My Savings Don’t Make Much Money

My savings don’t make much money. I often hear people say that they would like their emergency fund to “make more money” but it doesn’t make much interest in a savings account. Sometimes they ask if they should put it in an investment that has bigger gains, but much higher volatility. They feel they a losing out by having their money sit in a savings account and often aren’t even keeping up with inflation.

One thing we should remember is the purpose of most savings, including emergency savings, is to be there when we need it. Placing the savings in an investment that goes up and down in value places you with the risk that it won’t be there when you need it. So what options do you have to make a little more than you can in your savings account? These 3 options can give you some inflation protection, maybe even beating inflation, while still being just as “safe” as your savings account.

  • High yield savings accounts: Often these are offered by online banking institutions. Interest rates in August of 2019 can be around 2 to 2.5%. They include not just newer institutions but some like American Express and Citibanks. You can also get accounts that are FDIC insured, just like your regular savings account. Stick with the ones that are FDIC or NCUA insured to maintain the same level of safety as your regular savings account. The disadvantage of some of these accounts is they may have high minimum deposits. However, you can get your money rather quickly.
  • CDs or Certificates of Deposit: These can be found at both banks and credit unions. They are typically FDIC or NCUA insured. These can get a higher rate than your savings account and sometimes higher than a high yield savings account. Sometimes financial institutions make special CD offers at higher rates that you may be able to take advantage of. They can be convenient if you buy from your financial institution. The disadvantage of these is that there may be a lock out period during which you can’t cash them in and if you cash then in too early you may be subject to an interest penalty. Definitely make sure you understand the terms of any CD you may put money into.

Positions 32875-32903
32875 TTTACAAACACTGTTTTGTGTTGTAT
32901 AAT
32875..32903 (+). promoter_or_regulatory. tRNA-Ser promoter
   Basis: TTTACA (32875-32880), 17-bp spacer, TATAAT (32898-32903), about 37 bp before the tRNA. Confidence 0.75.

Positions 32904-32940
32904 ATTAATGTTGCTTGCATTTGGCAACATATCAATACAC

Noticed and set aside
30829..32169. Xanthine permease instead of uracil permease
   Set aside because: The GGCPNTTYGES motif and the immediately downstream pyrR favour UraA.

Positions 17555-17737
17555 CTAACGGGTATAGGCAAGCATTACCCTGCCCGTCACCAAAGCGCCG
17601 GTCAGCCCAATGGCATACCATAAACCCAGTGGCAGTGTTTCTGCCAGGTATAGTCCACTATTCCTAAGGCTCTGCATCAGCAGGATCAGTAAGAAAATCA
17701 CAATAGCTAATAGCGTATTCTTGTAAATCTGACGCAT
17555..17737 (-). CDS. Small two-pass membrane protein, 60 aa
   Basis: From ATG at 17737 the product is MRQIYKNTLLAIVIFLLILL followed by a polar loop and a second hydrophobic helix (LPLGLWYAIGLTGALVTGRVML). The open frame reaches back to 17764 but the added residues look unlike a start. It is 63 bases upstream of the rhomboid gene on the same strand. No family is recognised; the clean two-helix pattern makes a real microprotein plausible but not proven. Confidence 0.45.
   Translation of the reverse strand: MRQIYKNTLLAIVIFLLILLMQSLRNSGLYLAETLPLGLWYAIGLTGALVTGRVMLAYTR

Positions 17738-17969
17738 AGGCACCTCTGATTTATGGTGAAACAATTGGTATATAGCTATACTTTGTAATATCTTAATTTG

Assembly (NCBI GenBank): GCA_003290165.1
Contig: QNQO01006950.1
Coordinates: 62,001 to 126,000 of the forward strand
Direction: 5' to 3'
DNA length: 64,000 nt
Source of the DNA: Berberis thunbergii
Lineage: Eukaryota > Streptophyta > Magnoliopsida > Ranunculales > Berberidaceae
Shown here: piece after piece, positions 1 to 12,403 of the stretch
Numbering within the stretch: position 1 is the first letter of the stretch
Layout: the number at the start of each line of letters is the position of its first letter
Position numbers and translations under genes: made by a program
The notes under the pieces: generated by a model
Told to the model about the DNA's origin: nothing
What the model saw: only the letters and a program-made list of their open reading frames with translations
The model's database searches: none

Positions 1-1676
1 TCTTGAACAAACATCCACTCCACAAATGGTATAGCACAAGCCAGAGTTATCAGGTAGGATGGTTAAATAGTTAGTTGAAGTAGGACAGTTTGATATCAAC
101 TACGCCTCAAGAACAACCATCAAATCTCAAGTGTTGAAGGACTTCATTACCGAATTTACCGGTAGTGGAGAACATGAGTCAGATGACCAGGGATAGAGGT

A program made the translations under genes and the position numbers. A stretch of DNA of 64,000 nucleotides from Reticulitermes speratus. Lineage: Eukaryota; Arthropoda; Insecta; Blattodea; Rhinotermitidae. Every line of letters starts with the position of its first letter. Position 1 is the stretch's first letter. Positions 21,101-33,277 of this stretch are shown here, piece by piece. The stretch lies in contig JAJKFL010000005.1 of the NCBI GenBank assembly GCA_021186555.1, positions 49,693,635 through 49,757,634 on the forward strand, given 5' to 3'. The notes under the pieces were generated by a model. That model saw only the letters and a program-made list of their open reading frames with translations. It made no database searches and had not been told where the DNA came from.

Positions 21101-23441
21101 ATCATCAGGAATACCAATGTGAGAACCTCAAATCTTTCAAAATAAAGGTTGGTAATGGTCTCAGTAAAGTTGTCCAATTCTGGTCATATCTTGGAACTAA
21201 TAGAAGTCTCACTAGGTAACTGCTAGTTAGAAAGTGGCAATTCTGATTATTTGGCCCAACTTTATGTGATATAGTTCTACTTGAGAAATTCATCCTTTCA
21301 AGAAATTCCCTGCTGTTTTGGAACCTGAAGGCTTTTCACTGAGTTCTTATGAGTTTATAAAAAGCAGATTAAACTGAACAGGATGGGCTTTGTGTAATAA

• Savings bonds. US government I bonds provide excellent inflation protection and so are a great place to put savings – but there is a big but. You can’t cash out an I bond for one year. And you are subject to an interest penalty if cashing it during the first 5 years of owning it. You can cash them in rather quickly (after the one year) and you can buy them online at treasurydirect.gov

If you choose options 2 and 3 for emergency savings, I recommend considering keeping a large portion of your emergency savings in a traditional savings account and/or a high yield savings account. That way you can tap into that first, before you take a possible hit with the interest penalties a CD may have. If you are going to rely on savings bonds heavily for emergency funds, then you need to figure out how you will cover the transition – the one year that you can’t access those funds. That may be too difficult for you and you would be better off sticking with savings accounts, high yield savings accounts, and CDs for those emergency funds.

So if you can’t stand that your savings isn’t working for you (making money) these are 3 great options that will put them to work a little bit and  still maintain the principle of ensuring it is there when you need it. Be diligent in your research for which ones are best for you and if you need help with your decisions, betterfinancialcounseling is there for you.

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